1. Replacing those nice looking cloth seats which can hide all kinds of surprises is a welcome change to the transit system even though implementation will seemingly take forever. One small but important step toward making transit a bit more pleasant. While I do agree the majority of transit trips are eventless, they can be quite uncomfortable and this drives down ridership. One helpful change is the noticeable presence of police on light rail but tempering that improvement is their lack of ability to check tap cards, a useful tool to improve compliance and get people off the system who do not belong. Bring back tap card readers to law enforcement.

    • Another reason metro should add fare gates to all LRT stations. People will often take the risk knowing that officers will probably not be checking for fares, but hopping the faregates is a less common occurrence even though it does happen. Also, newcomers are often very confused by the lack of faregates at some stations and end up just boarding without validating the fare. Frustration and confusion ensues. The LRT platforms here are more like street level subway platforms anyway rather than a more conventional tramway one might see in Europe or the low platforms on other LRT systems like on MAX, so people naturally expect fare gates are would keep it consistent with the rest of the system.

  2. I can’t believe that Pasadena couldn’t plan the funding for more than a year. Considering their foolish choice for real-time bus arrival info, I don’t have a lot of hope that they’ll be able to come up with something better. On the other hand, I’ve been waiting since Metro’s bike share started to be able to use my stored value on TAP and I still have no idea when that’s going to happen. So, I guess my annoyance is tempered by the fact that bike share isn’t really usable for me right now.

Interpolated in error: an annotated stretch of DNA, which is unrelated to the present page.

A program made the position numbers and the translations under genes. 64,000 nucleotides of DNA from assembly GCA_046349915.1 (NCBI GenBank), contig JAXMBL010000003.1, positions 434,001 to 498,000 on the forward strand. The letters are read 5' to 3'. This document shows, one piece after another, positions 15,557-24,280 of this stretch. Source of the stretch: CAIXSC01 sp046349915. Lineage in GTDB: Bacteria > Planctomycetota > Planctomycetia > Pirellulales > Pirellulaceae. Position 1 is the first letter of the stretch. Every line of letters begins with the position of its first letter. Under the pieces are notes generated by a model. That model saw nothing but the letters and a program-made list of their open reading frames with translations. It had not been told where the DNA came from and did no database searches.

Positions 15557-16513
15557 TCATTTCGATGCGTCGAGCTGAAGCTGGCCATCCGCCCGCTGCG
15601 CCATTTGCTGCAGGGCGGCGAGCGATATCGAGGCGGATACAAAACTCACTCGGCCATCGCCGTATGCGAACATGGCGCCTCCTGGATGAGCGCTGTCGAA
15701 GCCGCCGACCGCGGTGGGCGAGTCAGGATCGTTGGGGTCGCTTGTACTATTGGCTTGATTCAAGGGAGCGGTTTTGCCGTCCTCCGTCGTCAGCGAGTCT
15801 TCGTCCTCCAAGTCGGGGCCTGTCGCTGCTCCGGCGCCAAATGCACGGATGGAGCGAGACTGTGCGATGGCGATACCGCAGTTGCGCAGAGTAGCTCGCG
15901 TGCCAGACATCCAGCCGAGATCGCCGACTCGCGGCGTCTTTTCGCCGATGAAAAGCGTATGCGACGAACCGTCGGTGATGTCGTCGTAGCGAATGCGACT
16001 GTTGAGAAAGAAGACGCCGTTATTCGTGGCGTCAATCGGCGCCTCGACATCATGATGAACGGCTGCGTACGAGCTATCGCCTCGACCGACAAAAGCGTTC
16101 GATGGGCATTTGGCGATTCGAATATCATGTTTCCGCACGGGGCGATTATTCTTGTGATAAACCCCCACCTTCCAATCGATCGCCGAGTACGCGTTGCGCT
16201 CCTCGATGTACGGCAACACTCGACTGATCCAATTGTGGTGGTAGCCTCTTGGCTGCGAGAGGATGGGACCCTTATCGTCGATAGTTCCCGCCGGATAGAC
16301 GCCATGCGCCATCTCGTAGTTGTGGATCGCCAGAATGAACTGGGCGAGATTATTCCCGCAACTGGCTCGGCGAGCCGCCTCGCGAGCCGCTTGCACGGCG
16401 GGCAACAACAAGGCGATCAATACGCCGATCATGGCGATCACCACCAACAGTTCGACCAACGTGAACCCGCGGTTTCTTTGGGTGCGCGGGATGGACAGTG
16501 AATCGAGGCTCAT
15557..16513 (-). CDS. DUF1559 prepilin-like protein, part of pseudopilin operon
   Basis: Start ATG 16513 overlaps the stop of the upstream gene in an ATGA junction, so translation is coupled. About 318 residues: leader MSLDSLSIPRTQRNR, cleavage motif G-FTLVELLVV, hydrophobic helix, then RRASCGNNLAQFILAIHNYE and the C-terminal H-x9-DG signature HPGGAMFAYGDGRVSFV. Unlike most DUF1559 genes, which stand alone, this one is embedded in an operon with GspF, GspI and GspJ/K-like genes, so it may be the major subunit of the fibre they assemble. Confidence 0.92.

3. From a sheer sanitary standpoint; thank you. I will continue to change my clothing when I arrive home from a ride, but the simple fact is, Metro absorbs a lot of homeless and mentally ill who cannot bathe as often as everyone else unfortunately. I have witnessed a man who was soaked in his own yoohoo leave a train at 7th and Metro and then saw a woman dressed for what looked like a nice dinner sit in the exact same seat when she got on at the next station.

    The seat obviously was not wet and did not soil her outfit, but lets say she sets her skirt before she sits down, and then reaches for an appetizer at dinner? Yea, lets fix that part.

  4. Over here in Santa Monica, Big Blue Bus has been phasing in vinyl seats over the last year. There’s padding, and no drainage holes, and it seems to work just fine. The one thing I miss is the nifty cloth patterns, which have been replaced by plain solid colors.

  5. “No one walks in LA” should also be renamed “No one bikes in LA”. Biking is unsafe with cars and difficult with the hilly terrain. This makes biking a chore and not really suitable for daily commuting. Pasadena is especially hilly with narrow roads with past due maintenance issues.

    I never had an issue with the cloth seats, but vinyl is preferred since easier to clean. I never understood why they went with cloth. It’s another unnecessary maintenance issue. They seem to always make bad decisions at Metro that later needs to be reworked.

  6. Tim W, perhaps you don’t remember the plastic seats on RTD/MTA buses at one time. Nothing bust hard plastic and many complaints. I believe the answer is banning the homeless and unkept from our buses and rail lines. Can’t say the fed’s won’t allow it. Was on a Amtrak train a couple of days ago and a man was ejected for engaging in a shouting match which he did not start while the other man was not even questioned. The ejected man was blind, I observed him having difficulty using his cell phone and had a Service Dog for emotional support. The on duty conductor claimed he was not blind and his dog was not a Service Dog. This man had but one short segment to travel into Portland before transferring to the Coast Starlight but instead was left stranded. My point being if Amtrak can refuse service why can’t the MTA?